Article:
It’s a very far cry from my own pupil experience of six years making zero progress in netball or hockey or tennis or swimming. For the latter, no wonder: I think in my six years, my form was taken the two-mile walk to the nearest pool twice, and at a time when risk assessment had not been invented.  Non-swimmers were abandoned to splash in the shallow end, swimmers monopolised the teacher at the deep end. Tennis – one trip to the municipal courts (only half a mile, shorter walk) and again, one teacher shared between 30 of us. Almost all of what I know about tennis I gleaned from hours and hours of watching Wimbledon, and batting a ball against a wall. At university, meeting tennis players who had actually been coached was a shock. And of course most of them had attended independent schools. 

Netball and hockey in my grammar school were completely monopolised by team players, or those with the potential and probably autumn birthdays. Limited resources, including encouragement, were saved for those who were already halfway there – physically ‘sporty’, lean and quick and a tad aggressive, with if not hockey-playing mums, at least football-fan dads.  My one dubious hockey achievement was a completely untutored whack which broke the teacher’s ankle. We met at a school reunion 30 years later. She had not forgotten. It would have surprised her that I had gone on to represent my university at squash. The years of wall-bashing turned out to be useful.

But apart from independent schools recognising that amazing sporting facilities are instant selling-points, and differentiators of one school from another – “They all do great education – let’s go with the one with the swimming pool/dance studio/fencing arena/squash courts” – more important – and revolutionary – is the complete change of attitude and climate for all students, the inclusivity, the enthusiasm for a sporting life for all.

My one dubious hockey achievement was a completely untutored whack which broke the teacher’s ankle

It would be difficult now to write a film like Kes, in which some of the grimmest, ‘I can’t look’, moments occur in PE lessons. The teacher is brutal. Pupils are cowed and you want them to run for the hills or beat the teacher up. Now we know that sporting endeavour at any age will be hard work physically, but our attitude to that has been part of the revolution: it’s a bit ‘Bring it on!’  We see the collapsed rowers at the end of an Olympic race or the Boat Race, we see the hundreds managing mind over marathon and doing the London race, we even see Jonny Brownlee collapsing and being rescued by his brother Alistair – and we think, ‘I could do that!’ ‘I would be fitter if I did that!’ ‘I want a piece of that action!’  Because you know it’s hard – and the higher you go the harder – but look at the rewards – the joy of stopping, for one, followed by the joy of achievement, possibly from humble beginnings. If I ever manage the whole length of a swimming pool without panicking and floundering and cursing the limited horizons of my young days in the PE wilderness, you will hear the celebrations.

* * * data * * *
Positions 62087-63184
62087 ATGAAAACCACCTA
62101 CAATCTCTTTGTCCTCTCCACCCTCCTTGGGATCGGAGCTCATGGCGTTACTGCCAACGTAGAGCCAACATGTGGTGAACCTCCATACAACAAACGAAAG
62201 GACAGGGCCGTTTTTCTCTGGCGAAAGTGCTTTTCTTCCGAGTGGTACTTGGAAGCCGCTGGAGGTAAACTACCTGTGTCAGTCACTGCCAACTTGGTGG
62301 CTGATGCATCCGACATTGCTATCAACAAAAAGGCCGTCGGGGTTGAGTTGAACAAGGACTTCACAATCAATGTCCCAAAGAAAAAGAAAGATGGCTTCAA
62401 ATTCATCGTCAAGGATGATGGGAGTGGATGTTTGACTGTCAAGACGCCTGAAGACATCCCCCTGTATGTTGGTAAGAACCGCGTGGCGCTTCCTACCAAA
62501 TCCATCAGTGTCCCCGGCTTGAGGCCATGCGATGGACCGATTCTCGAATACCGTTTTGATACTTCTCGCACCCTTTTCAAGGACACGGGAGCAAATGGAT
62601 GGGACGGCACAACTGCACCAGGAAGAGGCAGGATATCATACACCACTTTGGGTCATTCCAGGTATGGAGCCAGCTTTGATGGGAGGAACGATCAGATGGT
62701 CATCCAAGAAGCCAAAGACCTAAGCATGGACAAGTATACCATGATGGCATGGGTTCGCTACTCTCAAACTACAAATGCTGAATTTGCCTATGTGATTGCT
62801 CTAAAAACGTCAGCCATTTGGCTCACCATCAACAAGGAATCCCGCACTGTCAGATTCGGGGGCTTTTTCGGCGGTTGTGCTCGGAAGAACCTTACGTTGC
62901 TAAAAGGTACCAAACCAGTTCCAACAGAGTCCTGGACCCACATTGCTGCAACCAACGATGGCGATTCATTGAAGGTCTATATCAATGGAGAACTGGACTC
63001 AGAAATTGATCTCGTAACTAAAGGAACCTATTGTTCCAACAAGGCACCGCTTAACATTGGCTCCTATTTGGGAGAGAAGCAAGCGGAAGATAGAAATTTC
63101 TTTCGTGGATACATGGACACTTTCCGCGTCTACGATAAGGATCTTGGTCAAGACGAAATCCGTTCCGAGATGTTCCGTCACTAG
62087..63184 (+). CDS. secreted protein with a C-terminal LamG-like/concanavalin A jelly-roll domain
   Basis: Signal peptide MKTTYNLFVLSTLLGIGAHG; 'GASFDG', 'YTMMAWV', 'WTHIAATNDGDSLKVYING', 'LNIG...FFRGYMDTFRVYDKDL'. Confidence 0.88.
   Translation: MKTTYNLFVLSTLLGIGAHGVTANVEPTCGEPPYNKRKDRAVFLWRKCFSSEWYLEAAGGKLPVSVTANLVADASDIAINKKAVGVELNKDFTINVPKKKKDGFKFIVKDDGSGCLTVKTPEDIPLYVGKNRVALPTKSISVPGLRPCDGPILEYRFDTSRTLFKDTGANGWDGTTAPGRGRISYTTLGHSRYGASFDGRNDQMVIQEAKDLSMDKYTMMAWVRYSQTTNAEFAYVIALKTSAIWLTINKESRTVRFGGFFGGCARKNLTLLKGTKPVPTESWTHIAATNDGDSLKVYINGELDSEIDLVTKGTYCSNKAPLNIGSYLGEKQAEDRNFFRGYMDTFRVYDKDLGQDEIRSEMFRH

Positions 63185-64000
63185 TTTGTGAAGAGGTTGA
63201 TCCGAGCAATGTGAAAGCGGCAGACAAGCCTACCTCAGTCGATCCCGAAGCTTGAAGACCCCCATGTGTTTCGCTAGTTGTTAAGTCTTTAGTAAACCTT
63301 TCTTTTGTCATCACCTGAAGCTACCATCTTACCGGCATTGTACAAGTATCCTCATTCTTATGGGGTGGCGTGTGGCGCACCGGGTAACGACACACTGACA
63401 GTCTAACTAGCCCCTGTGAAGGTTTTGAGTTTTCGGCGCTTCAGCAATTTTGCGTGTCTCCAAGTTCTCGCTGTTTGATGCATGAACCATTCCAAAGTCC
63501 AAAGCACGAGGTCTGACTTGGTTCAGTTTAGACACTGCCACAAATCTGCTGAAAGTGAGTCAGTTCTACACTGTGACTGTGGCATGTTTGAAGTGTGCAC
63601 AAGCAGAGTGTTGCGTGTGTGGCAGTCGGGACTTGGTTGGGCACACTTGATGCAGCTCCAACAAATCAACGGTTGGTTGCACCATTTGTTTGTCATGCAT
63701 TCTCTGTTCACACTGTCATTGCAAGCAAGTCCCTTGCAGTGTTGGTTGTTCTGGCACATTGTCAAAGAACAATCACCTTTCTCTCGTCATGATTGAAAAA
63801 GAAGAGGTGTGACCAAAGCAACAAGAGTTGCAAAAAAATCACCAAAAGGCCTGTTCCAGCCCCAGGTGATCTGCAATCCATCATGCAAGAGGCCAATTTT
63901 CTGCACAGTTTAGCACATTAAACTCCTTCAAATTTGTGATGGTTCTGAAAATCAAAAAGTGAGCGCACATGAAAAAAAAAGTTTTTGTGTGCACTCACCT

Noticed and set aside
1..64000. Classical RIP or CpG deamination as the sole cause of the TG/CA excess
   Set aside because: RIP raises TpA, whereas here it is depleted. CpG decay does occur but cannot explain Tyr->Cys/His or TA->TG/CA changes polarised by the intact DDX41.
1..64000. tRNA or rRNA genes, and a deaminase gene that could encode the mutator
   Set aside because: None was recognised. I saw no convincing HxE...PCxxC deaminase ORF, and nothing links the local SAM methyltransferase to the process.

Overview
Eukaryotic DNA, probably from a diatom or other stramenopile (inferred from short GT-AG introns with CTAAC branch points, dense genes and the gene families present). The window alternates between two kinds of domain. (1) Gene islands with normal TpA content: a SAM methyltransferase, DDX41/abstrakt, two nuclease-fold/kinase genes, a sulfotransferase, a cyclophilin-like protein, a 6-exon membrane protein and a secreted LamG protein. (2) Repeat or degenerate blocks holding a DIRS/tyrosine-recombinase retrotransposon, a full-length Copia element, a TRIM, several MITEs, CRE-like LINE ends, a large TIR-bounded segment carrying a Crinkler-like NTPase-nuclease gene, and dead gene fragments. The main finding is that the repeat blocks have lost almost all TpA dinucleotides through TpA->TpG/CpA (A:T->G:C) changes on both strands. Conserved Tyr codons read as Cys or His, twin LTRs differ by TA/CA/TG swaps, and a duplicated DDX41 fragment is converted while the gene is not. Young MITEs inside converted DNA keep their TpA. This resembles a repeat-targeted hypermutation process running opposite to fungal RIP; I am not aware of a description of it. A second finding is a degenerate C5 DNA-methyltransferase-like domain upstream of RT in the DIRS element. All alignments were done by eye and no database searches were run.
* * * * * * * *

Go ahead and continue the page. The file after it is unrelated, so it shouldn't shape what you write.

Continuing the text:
Medals, knighthoods and careers in the commentary box or in the rarefied world of sports comment journalism are only half the attraction – okay, three quarters.  Just as important is our new conviction that to participate in sport, at whatever level, is wonderful and life-affirming and friendship-making, as you toil together to get from A to B or from a six-hour marathon to under four hours. My dentist is so excited by having achieved a time of 3.59.59, he is almost dangerous with the drill. But infectiously so – you want to celebrate with him, leaping out of the chair and punching the air – ‘Awesome!’

And that, my friend, is revolutionary. 

Hilary Moriarty is an independent advisor for schools, a former head and former National Director of the Boarding Schools Association